Tra. 'Tis well, Sir, that you hunted for yourself: 'Tis thought your deer does hold you at a bay.

Bap. Oh, oh, Petruchio, Tranio hits you now.
Luc. I thank thee for that gird, good Tranio.
Hor. Confess, confess, hath he not hit you there?

Pet. He hath a little galld me, I confess;
And as the jest did glance away from me,
'Tis ten to one it maim'd you two outright.

Baf. Now, in good sadnefs, fon Petruchio, I think thou hast the verriest shrew of all.

Pet. Well, I say, No: and therefore for assurance,
Let's each one send unto his wife ; and he
Whose wife is most obedient to come first,
When he doth fend for her, shall win the wager.

Hor. Content; -what wager?
Luc. Twenty crowns.

Pet Twenty crowns !
r'll venture so much on my hawk or hound,
But twenty times so much upon my wife.

Luc. A hundred then.
Hnr. Content.
Pet. A match, "ris done.
Hor. Who shall begin ?

Luc. That will I.
Go, Biondello, bid your miftress come to me.
Binn. I go.

[Exit. Baj. Son, I'll be your half, Bianca comes. Luc. I'll have no halves : I'll bear it all myself.

Re-enter Biondello. How now, what news ?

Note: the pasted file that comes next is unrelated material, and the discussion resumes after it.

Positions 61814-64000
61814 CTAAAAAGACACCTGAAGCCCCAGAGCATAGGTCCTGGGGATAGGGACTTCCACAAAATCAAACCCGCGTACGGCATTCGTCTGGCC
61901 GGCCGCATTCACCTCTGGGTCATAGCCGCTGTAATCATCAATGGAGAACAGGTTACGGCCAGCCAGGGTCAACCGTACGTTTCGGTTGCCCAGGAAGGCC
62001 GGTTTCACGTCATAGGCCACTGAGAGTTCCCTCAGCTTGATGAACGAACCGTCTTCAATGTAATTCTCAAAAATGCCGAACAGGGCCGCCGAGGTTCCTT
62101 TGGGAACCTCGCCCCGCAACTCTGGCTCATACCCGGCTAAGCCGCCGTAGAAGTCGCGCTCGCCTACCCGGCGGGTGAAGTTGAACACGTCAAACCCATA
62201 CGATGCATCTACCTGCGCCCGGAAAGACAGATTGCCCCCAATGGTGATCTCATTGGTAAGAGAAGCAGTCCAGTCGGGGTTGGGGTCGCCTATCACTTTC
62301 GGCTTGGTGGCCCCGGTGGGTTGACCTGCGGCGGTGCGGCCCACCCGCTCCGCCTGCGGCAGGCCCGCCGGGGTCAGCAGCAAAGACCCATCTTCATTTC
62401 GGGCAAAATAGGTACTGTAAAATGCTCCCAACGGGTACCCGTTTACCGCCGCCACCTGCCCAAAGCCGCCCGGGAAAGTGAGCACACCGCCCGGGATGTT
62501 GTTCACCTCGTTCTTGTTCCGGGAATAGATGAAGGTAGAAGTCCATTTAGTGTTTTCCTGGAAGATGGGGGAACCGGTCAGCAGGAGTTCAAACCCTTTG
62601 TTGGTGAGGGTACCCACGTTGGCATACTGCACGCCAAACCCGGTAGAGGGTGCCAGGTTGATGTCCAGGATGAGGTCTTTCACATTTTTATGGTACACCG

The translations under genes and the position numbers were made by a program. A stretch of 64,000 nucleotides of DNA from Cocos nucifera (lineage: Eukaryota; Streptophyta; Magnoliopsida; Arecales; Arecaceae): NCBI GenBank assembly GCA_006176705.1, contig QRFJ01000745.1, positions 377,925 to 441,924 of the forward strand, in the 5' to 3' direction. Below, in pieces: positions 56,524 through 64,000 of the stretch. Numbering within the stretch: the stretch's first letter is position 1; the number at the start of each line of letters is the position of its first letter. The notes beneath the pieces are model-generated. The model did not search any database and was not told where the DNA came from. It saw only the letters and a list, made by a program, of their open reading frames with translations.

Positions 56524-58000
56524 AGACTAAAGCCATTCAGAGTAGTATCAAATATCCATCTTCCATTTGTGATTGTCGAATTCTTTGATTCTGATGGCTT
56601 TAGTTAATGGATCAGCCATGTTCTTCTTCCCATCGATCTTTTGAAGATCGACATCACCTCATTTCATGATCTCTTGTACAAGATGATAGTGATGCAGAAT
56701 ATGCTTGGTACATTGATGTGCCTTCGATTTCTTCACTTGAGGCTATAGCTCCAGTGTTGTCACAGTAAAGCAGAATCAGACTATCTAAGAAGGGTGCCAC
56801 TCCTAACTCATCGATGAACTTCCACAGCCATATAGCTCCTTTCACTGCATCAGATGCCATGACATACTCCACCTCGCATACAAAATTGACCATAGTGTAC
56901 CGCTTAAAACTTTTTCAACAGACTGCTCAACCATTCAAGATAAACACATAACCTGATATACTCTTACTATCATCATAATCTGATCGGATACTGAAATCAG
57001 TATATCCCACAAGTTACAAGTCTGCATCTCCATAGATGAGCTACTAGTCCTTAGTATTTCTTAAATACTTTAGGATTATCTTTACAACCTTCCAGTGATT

Bion. Sir, my mistress sends you word That she is busy, and cannot come. Pet. How? The's busy and cannot come! is that

an answer? Gre. Ay, and a kind one too: Pray God, Sir, your wife fend you not a worse.

Pet. I hope better.

Hor. Sirrah, Biondello, go and intreat my wife to come to ine forthwith.

[Exit Biondeilo. Pet. Oh, ho! intreat her! nay, then the needs

must.come.
Hor. I am afraid, Sir, do you what you can,

Ester Biondello,
Yours will not be intreated. Now, where's

my

wife? Bion. She says you have some goodly jest in hand; She will not come: the bids you come to her.

Pet. Worse and worfe, she will not come !
Oh vile, intolerable, not to be indur'd:
Sirrah, Grumio, go to your mistress,
Say I command her to come to me. [Exit Grumio.

Hor. I know her answer.
Pet. What?
Hor. She will not.
Pet. The fouler fortune mine, and there's an end.

S CE NE V.

Enter Catharina. Bap. Now, by my hollidam, here comes Car

tharine! Cath. What is your will, Sir, that you send for

me ?

Pet. Where is your fifter, and Hortensio's wife? Cath. They fit conferring by the parlour fire.

Pet. Go fetch them hither; if they deny to come, Swinge me them foundly forth unto their husbands : Away, I say, and bring them hither straight.

[Exit Catharina. Vol. III.

X